Curious about this connection, a few years later in high school she decided to research the subject of cattle. She also wanted to find out whether other autistic children and adults felt the same way. She could find very little information on cattle and their emotions or how they might experience the world; there was much more on autism, and she devoured books on the subject. In this way, she discovered an interest in the sciences; doing research allowed her to channel her nervous energy and learn about the world. She had tremendous powers to focus completely on one subject.

Slowly, she transformed herself into a promising student, which allowed her to gain admittance into a liberal arts school in New Hampshire where she majored in psychology. She had chosen the field because of her interest in autism—she had a personal, inside knowledge of the subject, and following this major would help her to understand more of the science behind the phenomenon. After graduating, she decided to pursue a PhD in psychology at Arizona State University, but when she went back to the Southwest and visited her aunt, she reconnected with her childhood fascination with cattle. Not really knowing why or what it would lead to, she decided to switch her major to animal sciences. For her thesis, she would focus largely on cattle.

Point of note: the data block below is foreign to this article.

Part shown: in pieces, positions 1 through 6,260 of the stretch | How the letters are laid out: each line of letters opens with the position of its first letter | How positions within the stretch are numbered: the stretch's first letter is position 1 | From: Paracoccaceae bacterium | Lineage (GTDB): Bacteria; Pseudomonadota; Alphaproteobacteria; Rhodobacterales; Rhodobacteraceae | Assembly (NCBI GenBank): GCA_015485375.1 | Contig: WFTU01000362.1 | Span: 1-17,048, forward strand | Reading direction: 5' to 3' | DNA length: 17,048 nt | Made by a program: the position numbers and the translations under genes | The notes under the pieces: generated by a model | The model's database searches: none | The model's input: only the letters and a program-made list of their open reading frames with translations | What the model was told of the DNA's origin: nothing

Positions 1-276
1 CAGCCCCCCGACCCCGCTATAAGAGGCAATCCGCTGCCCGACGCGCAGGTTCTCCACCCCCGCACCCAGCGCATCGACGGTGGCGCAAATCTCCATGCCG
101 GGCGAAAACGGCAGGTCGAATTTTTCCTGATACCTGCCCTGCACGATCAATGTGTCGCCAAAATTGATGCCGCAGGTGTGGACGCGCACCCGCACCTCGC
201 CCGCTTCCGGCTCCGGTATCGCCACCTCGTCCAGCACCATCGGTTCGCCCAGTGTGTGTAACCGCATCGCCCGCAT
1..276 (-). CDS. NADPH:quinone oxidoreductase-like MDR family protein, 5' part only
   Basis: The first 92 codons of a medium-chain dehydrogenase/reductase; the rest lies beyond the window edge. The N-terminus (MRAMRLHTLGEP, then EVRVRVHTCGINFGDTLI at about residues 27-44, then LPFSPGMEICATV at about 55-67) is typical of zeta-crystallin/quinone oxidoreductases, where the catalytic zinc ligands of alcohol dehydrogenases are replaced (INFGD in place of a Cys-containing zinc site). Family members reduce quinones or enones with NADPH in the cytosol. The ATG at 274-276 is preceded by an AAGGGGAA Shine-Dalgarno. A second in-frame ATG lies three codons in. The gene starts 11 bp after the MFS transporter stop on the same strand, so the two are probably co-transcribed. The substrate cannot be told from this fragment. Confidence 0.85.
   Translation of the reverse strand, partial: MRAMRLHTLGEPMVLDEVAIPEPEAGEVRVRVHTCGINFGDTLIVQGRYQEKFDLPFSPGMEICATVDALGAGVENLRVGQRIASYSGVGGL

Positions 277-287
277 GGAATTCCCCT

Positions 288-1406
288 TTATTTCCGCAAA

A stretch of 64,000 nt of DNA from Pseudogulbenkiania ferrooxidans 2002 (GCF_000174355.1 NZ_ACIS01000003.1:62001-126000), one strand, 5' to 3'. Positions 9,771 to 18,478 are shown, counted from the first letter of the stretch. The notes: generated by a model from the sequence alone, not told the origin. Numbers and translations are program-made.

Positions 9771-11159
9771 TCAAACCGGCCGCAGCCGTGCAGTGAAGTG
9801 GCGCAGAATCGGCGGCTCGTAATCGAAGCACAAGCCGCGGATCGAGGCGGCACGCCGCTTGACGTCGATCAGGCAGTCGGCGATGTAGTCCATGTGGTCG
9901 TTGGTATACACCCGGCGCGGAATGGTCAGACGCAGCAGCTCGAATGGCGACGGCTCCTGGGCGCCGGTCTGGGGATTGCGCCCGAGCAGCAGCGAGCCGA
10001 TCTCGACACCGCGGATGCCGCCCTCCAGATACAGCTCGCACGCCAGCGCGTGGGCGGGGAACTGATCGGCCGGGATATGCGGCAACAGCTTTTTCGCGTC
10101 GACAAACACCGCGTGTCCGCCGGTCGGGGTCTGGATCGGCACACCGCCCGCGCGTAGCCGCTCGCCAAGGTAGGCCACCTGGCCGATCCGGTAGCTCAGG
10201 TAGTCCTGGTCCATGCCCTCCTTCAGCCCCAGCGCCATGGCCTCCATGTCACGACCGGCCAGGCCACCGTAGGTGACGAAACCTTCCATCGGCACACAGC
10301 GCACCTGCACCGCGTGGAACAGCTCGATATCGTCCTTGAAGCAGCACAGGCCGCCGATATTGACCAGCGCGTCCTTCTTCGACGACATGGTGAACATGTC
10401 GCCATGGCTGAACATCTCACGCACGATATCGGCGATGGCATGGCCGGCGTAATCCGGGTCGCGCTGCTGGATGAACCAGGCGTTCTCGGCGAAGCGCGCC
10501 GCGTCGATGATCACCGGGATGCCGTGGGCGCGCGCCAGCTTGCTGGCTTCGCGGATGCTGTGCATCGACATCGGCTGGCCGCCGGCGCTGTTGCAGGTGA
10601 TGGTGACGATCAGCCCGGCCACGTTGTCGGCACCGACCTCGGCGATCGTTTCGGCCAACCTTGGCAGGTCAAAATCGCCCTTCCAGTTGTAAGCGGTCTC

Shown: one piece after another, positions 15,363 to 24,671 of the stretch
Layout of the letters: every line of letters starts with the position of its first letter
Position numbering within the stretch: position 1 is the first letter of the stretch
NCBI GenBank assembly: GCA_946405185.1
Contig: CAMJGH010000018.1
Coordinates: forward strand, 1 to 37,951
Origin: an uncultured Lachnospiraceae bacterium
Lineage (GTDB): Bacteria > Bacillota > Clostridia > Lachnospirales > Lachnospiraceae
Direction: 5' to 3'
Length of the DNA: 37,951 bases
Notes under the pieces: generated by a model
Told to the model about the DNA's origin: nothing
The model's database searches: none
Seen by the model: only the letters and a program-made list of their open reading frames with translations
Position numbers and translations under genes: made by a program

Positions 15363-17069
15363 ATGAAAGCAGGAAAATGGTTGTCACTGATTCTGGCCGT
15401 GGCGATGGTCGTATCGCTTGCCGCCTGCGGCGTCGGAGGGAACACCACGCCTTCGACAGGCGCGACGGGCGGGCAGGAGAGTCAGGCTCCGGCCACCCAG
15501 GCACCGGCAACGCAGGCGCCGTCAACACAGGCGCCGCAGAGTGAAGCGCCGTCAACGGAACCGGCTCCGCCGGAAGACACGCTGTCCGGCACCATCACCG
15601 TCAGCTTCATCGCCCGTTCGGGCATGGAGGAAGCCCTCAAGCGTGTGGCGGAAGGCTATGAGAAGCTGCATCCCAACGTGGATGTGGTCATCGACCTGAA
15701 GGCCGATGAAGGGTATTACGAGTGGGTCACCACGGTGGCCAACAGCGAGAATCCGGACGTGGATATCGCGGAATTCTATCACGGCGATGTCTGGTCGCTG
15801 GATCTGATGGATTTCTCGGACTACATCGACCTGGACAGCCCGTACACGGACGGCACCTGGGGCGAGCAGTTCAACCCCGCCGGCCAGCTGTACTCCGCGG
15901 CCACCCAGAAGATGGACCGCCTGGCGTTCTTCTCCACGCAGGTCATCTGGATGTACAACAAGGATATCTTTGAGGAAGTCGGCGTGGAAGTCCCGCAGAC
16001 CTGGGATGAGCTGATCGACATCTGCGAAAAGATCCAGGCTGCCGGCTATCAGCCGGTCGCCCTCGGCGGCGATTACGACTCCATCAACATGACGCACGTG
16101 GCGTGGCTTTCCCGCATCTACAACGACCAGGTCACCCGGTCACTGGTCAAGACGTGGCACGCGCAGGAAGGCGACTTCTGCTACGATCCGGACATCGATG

Grandin had always done much of her thinking in visual terms, often having to translate words into images before she could understand them. Perhaps this was the result of the unique wiring of her brain. As part of the fieldwork for her major, she visited a couple of cattle feedlots in the state, and she was appalled by what she saw. It suddenly became clear to her that her propensity to think in visual terms was not shared by most others. How else to explain the highly irrational design of many of these feedlots and the remarkable lack of attention paid to details that were so visible to her eyes?